A Banbury school has added Cancer Research UK’s Race for Life to the timetable for the summer term.
North Oxfordshire Academy hosted a special event on the school’s playing fields on Thursday, June 30, as part of Race for Life’s schools programme.
Around 250 pupils, aged from 11 to 15 years old, joined forces with their teachers to take on cancer and walk, jog or run 3k in aid of Cancer Research UK’s life-saving work.
The race was just one of a series of events at the academy to celebrate the Spirit of Rio – a cultural and sporting festival tied in with this summer’s Olympic and Paralympic Games in Rio de Janeiro.
Schools across the country taking part in United Learning, including North Oxfordshire Academy and Hanwell Fields Community School in Banbury, are celebrating with a range of exciting activities.
At North Oxfordshire Academy, in addition to the Race for Life, students have been taking part in a wide range of creative and sporting activities testing them on the three main values of the Olympic Games - excellence, friendship and respect.
Popular activities included creating murals inspired by Beatriz Milhazes, a Brazilian artist, playing in a 30-piece samba orchestra, racing to Rio – where colleges competed against each other to run the 1,858-mile distance to Rio de Janeiro, powering an Olympic Games event with support of the National Grid and identifying genetic advantage in sport.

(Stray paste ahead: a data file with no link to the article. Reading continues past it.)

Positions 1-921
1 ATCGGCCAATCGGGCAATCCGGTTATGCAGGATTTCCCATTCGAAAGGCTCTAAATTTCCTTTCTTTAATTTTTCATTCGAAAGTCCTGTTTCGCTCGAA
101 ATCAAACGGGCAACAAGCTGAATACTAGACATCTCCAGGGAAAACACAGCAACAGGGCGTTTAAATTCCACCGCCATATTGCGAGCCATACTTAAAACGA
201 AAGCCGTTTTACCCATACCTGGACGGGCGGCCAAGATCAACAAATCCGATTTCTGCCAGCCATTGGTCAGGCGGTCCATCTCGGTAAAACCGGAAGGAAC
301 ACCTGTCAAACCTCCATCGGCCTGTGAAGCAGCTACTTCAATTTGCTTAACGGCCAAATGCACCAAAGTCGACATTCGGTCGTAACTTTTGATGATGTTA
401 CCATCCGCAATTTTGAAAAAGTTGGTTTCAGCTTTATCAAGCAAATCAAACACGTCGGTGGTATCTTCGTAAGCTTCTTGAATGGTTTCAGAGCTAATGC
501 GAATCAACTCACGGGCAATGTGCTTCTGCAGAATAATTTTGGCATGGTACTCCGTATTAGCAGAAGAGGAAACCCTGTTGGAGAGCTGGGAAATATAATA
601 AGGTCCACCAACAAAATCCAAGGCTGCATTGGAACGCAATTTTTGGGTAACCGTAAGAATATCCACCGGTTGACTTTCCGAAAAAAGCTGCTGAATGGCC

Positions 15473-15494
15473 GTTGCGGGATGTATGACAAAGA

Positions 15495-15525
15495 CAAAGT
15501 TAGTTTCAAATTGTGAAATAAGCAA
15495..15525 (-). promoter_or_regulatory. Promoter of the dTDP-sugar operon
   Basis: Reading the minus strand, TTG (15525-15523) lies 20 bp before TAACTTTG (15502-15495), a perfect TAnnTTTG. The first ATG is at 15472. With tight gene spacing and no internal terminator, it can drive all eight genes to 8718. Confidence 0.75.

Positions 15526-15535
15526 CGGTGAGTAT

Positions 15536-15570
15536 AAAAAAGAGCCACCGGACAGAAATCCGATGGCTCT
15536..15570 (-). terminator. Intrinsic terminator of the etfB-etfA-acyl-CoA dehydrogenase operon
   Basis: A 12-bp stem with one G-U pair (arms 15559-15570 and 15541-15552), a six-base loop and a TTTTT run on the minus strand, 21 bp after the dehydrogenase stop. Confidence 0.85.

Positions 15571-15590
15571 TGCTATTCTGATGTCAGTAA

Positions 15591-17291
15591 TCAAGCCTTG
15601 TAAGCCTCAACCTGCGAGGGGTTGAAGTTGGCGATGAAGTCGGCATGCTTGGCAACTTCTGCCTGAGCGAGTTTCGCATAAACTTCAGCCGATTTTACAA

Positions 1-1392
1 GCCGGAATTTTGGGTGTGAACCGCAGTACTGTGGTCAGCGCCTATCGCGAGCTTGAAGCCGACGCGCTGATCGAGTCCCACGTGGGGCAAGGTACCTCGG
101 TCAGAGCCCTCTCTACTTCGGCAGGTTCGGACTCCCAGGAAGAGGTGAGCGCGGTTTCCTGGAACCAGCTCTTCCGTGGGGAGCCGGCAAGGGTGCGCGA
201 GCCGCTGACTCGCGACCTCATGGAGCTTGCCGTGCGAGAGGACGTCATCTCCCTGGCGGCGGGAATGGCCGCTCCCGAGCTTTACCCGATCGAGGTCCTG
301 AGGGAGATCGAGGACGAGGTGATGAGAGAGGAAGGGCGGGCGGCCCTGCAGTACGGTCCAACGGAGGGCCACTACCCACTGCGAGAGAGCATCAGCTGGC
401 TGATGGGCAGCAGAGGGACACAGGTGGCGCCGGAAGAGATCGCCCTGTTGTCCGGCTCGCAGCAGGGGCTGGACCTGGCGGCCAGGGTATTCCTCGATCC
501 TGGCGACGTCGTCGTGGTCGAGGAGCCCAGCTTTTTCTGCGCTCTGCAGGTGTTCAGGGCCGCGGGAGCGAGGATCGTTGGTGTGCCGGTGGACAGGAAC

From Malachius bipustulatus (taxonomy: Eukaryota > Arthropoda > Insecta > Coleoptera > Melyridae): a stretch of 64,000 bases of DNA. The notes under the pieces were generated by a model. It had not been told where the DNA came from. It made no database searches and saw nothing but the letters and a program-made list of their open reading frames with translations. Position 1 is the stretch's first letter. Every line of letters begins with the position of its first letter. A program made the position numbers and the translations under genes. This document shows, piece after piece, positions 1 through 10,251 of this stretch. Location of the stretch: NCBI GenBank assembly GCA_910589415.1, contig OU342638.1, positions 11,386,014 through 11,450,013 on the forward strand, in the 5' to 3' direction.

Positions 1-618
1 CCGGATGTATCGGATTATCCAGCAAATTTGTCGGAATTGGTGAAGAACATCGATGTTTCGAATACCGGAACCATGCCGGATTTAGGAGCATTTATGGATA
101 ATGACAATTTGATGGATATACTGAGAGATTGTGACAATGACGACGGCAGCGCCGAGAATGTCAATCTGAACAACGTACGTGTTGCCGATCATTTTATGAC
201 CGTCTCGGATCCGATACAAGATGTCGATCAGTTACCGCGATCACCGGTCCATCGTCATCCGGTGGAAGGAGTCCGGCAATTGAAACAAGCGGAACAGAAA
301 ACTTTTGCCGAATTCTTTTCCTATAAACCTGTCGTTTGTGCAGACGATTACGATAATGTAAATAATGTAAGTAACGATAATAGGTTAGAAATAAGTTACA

Sara Billins, head teacher at North Oxfordshire Academy, said: “Race for Life is a great addition to the school timetable. The whole school has been supporting the event so it was a real team effort to raise money for a seriously good cause.
“Most of us know someone who has been touched by cancer and we all had our special reasons for taking part and wanting to help more people survive.”
Keisha, in year 9, said: “I was really proud of myself and the others who ran the Race for Life to support those who are fighting against cancer. I hope that this money can help find a cure so that no more people die from cancer.”
Ethan, a year 7 student, said: “I really enjoyed the challenge but most of all I enjoyed being able to raise money for this great charity.”
Rachel Carr, head of Race for Life, said: “Race for Life Schools is a fantastic way to have fun, get fit and save lives. Young people today are the generation who could see ground-breaking treatments and cures for cancer in their lifetime. They will be the researchers and lifesavers of tomorrow. But first, we need them to be the fundraisers of today – and walk, jog and run to help beat cancer sooner.”